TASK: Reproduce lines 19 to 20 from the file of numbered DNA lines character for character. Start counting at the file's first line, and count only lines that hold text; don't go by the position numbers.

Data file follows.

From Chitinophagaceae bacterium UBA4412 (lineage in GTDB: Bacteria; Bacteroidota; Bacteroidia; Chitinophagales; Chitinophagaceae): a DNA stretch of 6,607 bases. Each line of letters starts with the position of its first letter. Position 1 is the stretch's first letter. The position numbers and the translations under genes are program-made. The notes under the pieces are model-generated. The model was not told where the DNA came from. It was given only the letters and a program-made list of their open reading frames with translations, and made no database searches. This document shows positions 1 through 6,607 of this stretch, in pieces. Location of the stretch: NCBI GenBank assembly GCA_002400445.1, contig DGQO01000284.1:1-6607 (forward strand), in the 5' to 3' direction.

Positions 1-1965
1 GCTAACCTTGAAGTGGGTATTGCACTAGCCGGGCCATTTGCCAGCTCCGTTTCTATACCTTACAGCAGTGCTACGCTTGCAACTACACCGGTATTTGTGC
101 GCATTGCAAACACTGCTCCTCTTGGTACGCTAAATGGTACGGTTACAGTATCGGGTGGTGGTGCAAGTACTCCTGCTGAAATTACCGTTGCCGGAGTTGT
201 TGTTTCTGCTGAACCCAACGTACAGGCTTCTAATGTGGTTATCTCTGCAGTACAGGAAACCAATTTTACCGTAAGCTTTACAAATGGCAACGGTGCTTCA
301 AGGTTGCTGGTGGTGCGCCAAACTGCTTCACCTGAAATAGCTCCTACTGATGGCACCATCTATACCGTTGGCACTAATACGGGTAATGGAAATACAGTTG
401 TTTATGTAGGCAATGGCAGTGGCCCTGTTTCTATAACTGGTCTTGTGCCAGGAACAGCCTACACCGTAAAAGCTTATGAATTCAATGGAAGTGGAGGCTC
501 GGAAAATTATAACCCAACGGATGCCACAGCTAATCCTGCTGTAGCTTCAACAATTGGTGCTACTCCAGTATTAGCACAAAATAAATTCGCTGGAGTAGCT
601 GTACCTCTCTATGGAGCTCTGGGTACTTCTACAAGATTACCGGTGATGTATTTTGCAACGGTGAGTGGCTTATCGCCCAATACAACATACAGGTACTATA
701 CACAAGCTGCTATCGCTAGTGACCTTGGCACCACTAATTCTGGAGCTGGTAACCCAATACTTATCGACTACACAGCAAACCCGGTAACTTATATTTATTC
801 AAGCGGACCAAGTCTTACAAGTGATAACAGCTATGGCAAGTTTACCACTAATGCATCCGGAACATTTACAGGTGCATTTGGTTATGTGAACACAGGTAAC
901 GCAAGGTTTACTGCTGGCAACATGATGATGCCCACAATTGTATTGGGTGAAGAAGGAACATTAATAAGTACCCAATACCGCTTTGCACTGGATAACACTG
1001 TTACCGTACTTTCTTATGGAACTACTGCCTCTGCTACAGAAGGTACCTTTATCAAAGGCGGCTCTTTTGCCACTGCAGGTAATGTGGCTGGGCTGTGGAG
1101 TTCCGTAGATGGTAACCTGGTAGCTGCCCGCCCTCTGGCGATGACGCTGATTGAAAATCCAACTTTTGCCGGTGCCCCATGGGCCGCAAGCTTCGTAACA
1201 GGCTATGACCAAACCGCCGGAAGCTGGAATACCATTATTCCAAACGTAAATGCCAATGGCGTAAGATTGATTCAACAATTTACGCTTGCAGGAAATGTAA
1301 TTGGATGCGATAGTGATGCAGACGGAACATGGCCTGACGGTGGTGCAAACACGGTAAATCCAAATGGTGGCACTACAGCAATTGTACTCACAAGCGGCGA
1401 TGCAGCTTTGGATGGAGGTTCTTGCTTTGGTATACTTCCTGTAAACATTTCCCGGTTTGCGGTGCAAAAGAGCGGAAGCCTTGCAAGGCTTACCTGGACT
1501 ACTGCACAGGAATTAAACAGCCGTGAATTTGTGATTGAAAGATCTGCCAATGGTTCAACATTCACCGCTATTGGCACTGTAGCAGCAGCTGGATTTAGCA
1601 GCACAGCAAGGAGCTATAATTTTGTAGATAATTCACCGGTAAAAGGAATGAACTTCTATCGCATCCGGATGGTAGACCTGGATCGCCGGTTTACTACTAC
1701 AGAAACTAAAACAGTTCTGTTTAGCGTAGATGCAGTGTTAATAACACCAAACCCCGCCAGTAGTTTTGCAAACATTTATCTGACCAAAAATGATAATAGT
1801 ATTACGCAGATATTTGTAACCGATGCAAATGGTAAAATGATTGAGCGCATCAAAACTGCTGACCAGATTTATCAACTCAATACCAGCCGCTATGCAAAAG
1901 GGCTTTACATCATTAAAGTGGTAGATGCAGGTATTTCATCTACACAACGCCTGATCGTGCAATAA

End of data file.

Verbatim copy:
1601 GCACAGCAAGGAGCTATAATTTTGTAGATAATTCACCGGTAAAAGGAATGAACTTCTATCGCATCCGGATGGTAGACCTGGATCGCCGGTTTACTACTAC
1701 AGAAACTAAAACAGTTCTGTTTAGCGTAGATGCAGTGTTAATAACACCAAACCCCGCCAGTAGTTTTGCAAACATTTATCTGACCAAAAATGATAATAGT